Part 3: Orchestration

In Ravel, application are loaded using the orch (orchestration) command. Orchestration translates high-level application operations onto Ravel’s base tables and coordinates the resulting updates for multiple applications running simultaneously.

To load one or more applications, specify a list of applications in ascending order of priority using the load command:

ravel> orch load routing fw

Here, orchestration will assign fw the highest priority. Priorities are used to manage conflicts in updates proposed by different applications. Updates from higher-priority applications will override updates from lower-priority ones. Note: the load command requires a total ordering of applications. When running the command a second time, any applications that are not listed in the second load call will be unloaded automatically.

Under orchestration, each application can propose a change. To commit a change and check for conflicts with other running applications, use orch run. To automatically commit changes, use orch auto on. To disable, use orch auto off. For example, to propose adding a flow:

ravel> orch load routing
ravel> rt addflow h1 h2
ravel> orch run

This is the same as:

ravel> orch load routing
ravel> orch auto on
ravel> rt addflow h1 h2

To report execution or profiled times for flow modification commands, use orch auto on:

ravel> orch load routing
ravel> orch auto on
ravel> profile rt addflow h1 h2
ravel> time rt addflow h1 h3

Part 4: Applications and Sub-shells

Application Shells

Along with a SQL file containing application tables, views, and rules, an application can provide a Python file containing a sub-shell for monitoring and controlling the application. For example, the sample application implements an echo command:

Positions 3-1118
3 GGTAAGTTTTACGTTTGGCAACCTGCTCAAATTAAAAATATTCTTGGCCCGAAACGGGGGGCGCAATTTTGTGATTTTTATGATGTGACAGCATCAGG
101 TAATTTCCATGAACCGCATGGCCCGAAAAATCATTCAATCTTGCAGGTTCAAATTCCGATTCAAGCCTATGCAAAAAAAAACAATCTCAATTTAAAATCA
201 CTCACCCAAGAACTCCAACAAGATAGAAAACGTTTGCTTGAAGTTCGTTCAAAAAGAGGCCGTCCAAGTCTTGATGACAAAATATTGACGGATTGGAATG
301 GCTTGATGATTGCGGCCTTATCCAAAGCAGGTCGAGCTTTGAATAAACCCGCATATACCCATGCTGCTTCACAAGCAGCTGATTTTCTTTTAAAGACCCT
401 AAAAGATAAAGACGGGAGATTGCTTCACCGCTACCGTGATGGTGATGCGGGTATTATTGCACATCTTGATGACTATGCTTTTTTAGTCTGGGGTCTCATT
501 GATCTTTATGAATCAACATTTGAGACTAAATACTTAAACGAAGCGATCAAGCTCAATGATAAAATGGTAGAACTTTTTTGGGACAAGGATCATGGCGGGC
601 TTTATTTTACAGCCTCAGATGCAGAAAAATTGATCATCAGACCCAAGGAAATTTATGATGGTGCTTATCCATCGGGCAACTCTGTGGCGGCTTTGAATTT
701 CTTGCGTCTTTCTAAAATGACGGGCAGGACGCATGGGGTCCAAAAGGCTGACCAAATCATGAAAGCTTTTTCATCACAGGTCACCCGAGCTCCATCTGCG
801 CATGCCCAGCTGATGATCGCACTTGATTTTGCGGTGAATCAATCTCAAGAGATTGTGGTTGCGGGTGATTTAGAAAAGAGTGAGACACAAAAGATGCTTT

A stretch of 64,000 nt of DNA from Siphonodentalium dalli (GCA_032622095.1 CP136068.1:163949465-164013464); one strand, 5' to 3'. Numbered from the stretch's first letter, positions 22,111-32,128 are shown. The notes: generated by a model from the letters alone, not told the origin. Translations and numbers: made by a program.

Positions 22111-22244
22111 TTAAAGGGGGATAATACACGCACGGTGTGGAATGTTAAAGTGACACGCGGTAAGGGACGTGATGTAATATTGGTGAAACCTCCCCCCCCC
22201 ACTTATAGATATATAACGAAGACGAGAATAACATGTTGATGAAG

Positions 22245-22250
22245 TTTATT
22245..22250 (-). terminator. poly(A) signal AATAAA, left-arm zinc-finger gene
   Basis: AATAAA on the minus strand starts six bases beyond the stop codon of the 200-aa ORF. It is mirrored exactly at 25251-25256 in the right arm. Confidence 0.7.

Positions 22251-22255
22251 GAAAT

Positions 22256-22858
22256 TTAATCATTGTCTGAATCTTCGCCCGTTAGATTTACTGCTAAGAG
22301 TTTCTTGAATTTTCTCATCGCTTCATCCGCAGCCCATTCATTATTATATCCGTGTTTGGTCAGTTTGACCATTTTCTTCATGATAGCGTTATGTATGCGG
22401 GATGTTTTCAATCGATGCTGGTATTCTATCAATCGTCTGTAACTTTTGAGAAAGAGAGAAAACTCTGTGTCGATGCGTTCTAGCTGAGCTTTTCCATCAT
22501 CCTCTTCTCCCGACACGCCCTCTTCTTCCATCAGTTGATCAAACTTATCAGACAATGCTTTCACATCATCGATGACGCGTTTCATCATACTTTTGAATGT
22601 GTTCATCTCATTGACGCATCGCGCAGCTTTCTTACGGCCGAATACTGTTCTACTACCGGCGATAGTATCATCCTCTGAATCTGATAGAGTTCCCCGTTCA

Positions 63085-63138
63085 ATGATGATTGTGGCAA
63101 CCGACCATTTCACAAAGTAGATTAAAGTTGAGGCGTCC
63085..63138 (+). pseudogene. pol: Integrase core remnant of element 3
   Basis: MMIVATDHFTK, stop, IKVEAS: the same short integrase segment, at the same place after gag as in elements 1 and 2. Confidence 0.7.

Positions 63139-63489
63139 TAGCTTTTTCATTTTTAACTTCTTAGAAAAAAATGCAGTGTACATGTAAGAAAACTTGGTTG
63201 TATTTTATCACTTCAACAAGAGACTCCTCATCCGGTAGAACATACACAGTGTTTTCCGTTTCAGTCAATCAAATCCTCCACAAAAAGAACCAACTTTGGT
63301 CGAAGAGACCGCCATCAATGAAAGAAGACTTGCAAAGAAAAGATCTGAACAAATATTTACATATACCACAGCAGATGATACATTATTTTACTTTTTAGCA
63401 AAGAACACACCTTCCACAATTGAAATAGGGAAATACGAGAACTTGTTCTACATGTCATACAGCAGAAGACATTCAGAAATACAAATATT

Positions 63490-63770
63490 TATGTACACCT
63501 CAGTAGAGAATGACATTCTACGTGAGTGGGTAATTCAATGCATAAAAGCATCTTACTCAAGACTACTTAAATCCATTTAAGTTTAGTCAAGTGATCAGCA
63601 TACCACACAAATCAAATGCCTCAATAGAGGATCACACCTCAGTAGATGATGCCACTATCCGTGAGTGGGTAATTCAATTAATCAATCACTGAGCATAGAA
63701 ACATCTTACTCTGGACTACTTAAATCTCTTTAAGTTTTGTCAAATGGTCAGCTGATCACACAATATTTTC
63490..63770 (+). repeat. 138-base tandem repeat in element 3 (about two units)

ravel> orch load sample
ravel> sample echo Hello World

To drop into an application’s sub-shell, type the application’s name (or shortcut) with no additional parameters:

ravel> sample
sample> echo Hello World

Watching Application Components

To watch real-time changes to all of an application’s components (i.e., tables, views) use:

ravel> sample watch

Help Commands

To print help for an application’s commands, open it’s shell for normal use of the help command:

ravel> sample
sample> help echo

Or, type help [app name] [app command] from the Ravel CLI. (Note: an application must be loaded for its help to be accessible from the main CLI.)

ravel> orch load sample
ravel> help sample echo

To see a description of an application and its available commands, use:

ravel> orch load sample
ravel> help sample

Application: Routing

To add a flow between hosts, load the routing application and use the addflow command with Mininet names as the hosts’ names:

ravel> orch load routing
ravel> orch auto on
ravel> rt addflow h1 h2
ravel> m h1 ping h2

To set the firewall attribute for a flow, specifying that it should be routed through a firewall, if possible, append a 1 to the addflow command:

ravel> rt addflow h1 h2 1

To delete a flow, use delflow, specifying either the hosts’ names or flow ID (i.e., fid from the table rm).

ravel> p SELECT * FROM rm;
  fid    host1    host2
-----  -------  -------
    1        1        2